Hurry up and wait
Now, the rush is on to renovate. As the hotel industry climbs out of survival mode, owners are faced with facilities overdue for a freshening.
In addition, many of the new transactions require a Property Improvement Plan (PIP) which includes renovation as a key component, and many new owners find significant upside potential with targeted repositioning of the asset. These two factors are driving a resurgence in improvement activity not seen in years.
This industry rejuvenation is great news on the surface, but it creates an underlying challenge. After downsizing their operations to the bone, hotel industry suppliers are challenged to handle the sudden upswing.
As some frustrated owners have seen already, renovations put off for so long are now stymied by delays in getting designs produced, procured and executed. This comes as a surprise to many hotel owners and managers, who expect suppliers to be uber-responsive after being in the trough for so long.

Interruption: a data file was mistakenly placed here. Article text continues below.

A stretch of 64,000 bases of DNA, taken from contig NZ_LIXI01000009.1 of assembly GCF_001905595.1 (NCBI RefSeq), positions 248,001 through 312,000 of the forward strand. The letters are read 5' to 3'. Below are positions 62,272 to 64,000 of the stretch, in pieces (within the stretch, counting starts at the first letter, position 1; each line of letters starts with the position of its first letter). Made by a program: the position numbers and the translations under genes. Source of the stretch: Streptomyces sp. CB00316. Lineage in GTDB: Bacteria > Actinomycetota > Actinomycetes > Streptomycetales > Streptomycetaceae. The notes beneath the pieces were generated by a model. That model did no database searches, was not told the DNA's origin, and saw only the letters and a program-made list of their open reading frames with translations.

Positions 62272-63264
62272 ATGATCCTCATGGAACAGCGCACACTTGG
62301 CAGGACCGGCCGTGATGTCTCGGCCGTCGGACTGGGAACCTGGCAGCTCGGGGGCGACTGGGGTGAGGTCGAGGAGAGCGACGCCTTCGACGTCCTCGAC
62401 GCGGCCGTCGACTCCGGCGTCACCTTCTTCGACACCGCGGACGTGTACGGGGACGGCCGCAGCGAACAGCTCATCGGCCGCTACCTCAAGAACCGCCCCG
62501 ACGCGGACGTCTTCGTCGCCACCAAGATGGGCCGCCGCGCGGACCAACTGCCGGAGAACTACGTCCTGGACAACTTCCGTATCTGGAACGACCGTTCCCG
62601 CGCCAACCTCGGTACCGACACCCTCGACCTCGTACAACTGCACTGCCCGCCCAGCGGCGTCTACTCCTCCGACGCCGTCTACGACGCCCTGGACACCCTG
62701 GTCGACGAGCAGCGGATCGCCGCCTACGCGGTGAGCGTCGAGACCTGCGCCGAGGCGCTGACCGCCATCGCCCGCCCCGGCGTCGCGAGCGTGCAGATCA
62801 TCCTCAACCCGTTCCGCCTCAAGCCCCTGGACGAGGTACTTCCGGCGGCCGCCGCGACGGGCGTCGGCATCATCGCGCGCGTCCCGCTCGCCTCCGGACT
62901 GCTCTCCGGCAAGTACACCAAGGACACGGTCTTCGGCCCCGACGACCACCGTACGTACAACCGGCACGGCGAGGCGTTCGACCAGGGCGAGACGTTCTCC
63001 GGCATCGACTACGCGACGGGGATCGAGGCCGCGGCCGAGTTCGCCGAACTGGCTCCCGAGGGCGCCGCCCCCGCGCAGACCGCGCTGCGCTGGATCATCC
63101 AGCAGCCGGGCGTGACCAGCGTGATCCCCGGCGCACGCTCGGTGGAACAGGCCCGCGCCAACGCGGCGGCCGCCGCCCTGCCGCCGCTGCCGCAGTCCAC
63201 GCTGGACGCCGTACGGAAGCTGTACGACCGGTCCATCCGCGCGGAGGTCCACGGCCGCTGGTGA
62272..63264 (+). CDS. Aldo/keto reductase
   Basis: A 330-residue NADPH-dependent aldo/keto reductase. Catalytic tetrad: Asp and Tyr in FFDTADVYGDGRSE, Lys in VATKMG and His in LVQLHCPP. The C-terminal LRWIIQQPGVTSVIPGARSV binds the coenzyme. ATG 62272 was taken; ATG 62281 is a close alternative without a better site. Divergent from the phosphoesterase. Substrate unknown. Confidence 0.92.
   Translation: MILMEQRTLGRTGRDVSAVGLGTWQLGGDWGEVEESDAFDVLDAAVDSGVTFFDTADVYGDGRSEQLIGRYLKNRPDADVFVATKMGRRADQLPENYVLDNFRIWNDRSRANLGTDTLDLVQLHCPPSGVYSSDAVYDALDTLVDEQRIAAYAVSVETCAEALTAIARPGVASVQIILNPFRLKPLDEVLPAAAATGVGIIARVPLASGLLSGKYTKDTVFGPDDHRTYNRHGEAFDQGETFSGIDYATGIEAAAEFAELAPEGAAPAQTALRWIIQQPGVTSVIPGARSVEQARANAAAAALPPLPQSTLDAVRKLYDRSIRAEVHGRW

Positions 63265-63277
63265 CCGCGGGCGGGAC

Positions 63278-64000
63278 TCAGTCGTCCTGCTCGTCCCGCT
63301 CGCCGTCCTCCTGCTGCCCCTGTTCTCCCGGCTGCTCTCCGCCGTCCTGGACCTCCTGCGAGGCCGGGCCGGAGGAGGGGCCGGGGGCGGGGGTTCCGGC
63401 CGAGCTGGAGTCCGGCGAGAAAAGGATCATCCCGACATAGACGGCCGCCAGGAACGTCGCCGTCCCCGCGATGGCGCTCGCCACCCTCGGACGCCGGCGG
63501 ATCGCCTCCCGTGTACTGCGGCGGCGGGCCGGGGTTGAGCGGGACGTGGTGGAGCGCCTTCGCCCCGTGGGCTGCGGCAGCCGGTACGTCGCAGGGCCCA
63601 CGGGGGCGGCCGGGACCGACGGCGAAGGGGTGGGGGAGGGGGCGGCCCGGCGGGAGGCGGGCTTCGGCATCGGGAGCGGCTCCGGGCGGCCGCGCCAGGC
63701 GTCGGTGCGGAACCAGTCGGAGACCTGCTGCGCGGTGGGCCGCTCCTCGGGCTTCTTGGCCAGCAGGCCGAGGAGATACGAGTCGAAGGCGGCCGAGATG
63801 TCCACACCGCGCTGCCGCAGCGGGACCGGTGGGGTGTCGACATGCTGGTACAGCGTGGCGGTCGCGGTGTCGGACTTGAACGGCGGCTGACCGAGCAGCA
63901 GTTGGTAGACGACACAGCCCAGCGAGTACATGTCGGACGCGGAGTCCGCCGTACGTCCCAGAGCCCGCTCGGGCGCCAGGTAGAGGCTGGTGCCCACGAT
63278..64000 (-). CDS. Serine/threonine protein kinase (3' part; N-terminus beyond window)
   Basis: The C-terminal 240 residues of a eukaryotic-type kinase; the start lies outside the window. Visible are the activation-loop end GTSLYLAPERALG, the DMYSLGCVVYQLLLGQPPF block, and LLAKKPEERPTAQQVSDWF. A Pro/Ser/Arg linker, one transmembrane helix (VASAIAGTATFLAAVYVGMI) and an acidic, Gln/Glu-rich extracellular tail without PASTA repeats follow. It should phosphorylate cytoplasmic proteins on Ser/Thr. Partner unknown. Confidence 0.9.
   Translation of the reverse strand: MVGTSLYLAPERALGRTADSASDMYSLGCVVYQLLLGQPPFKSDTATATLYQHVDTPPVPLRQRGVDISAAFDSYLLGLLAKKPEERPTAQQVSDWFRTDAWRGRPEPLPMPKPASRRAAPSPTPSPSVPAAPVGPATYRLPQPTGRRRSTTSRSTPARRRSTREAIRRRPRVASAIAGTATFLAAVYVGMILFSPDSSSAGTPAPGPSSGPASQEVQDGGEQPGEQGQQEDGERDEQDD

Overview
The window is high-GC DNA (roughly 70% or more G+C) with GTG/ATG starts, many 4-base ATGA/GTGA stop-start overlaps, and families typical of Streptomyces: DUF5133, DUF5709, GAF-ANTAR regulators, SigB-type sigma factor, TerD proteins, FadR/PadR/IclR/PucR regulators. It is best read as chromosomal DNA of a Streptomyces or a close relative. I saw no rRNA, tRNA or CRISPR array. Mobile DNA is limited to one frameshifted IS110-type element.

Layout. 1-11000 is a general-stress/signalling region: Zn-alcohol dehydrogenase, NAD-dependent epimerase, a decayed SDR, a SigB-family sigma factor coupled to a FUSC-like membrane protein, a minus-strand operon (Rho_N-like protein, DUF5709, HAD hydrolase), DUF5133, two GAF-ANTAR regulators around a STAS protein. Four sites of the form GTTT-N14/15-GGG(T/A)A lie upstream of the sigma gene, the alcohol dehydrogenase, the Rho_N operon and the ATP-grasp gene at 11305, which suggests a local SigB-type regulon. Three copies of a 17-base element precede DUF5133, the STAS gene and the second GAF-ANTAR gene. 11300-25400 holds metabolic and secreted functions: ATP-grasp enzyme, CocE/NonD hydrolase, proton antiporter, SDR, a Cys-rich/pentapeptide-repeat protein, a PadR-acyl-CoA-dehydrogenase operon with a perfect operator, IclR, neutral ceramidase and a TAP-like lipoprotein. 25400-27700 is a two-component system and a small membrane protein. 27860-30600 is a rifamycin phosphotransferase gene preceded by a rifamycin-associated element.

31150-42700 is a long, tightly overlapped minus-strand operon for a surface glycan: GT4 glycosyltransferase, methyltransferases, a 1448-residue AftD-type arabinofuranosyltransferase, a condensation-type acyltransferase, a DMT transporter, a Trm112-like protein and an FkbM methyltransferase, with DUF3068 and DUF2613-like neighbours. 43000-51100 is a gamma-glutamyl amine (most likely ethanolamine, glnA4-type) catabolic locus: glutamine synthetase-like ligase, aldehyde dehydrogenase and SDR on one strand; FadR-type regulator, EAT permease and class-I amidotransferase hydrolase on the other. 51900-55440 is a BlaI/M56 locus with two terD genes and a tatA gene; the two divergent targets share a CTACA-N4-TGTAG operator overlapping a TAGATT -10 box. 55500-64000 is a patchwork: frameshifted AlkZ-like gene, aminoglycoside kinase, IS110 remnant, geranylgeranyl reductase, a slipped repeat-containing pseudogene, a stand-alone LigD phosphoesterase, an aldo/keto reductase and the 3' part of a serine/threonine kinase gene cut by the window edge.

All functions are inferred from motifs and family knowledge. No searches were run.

A more studied approach
The slowdown in the renovation cycle, combined with increased caution by investors, is producing a silver lining: a more focused, thoughtful approach to renovations. The days of “throwing money” at a hotel to completely remodel it from top to bottom are over. The trend ahead will be to “do more with less,” using a selective focus in areas such as:
Rooms: Instead of an expensive entire room remodel, many hoteliers are concentrating on targeted renovations that they believe will derive the greatest value to the consumer and the best return on investment. We are seeing an increased concentration of selective re-use of casegoods with new hardware and tops, creative approaches to lighting and soft goods, targeted bathroom renovations to the vanity experience, selective conversion of underused bathtubs into more popular shower stalls, and of course an upgrade in technology.